Tag Archives: Intubation

Paramedics and The ET Tube

The days of handing a laryngyscope to a new paramedic and telling him to go out and not kill anyone need to come to an end.


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20 years ago when I was an EMT-Intermediate, we used a device called an EOA (esophageal obdurator airway). The airway was designed to occlude the esophagus, thus enabling supraglottic ventilation. The main problem with the EOA was sometimes instead of going in the esophagus, it ended up in the trachea and was not recognized. I […]

The Battle

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The good (get an airway that works quick and avoid any CPR interruptions) medic hasn’t completely defeated the bad (I gotta get my tube) medic but there is hope for me.

Gathering of Eagles

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If there is one conference I go to next year, I would like to go to the annual EMS state of the Science Conference — better known as the Gathering of Eagles — held in Dallas each February.

ET Interruptions

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The bottom line: paramedic out-of-hospital endotracheal intubation efforts were associated with multiple and prolonged CPR interruptions.


I got to insert an LMA the other day. I had previously done one when I was in the Dominican as part of a surgical medical mission team. The anaesthesiologist let me put one in on a patient who was having a hernia repaired. I slipped it in, and then that was that. I went […]

Cardiac Arrest Thoughts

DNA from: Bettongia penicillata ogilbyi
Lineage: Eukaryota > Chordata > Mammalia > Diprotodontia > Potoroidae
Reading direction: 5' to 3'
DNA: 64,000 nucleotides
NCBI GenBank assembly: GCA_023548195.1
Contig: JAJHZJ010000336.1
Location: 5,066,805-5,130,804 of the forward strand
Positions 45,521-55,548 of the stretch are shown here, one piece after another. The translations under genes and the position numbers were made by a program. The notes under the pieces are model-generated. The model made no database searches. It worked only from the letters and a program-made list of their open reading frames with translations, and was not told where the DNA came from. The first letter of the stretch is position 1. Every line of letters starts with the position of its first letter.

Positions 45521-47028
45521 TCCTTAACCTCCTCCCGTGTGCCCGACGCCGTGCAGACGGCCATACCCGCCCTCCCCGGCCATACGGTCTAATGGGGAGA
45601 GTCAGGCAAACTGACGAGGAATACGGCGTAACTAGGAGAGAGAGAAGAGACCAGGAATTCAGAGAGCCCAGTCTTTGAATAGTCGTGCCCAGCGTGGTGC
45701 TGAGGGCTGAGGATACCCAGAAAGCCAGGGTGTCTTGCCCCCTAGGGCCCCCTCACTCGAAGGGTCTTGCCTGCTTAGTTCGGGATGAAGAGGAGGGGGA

I’ve been doing this a long time — 15 years as a medic — and it amazes me how often I find new ways to do things or think about things. I did another cardiac arrest yesterday. Fairly routine. Yet another nursing home hospital bed one legged diabetic dialysis patient pulseless, apneic, CPR in progress, […]

The Future of Intubation

I recently taught the bougie station at an airway class for ED physicians. While there I got to sit in on an excellent airway lecture and play with some of the other airway devices in the hospital’s difficult airway cart. There was a vendor there from King Systems helping demonstrate a new product of theirs […]

Minimally Interrupted CPR

There is another new study out (published in the March 12 Journal of the American Medical Association that may change the way we do CPR, continuing the emphasis on “Minimally Interrupted CPR.” Minimally Interrupted Cardiac Resuscitation for Out-of-Hospital Cardiac Arrest Here the jist of the protocol: This novel approach, aimed at maximizing cerebral perfusion, involves: […]

Thoughts on CPR, Compressions, ETCO2 and Codes

I came back from a week off the other day and was greeted with a cardiac arrest on my first call and then another arrest the next day. Both codes were asystole, although we managed to get pulses back briefly on the second one. I had my preceptee with me on both calls. He got […]

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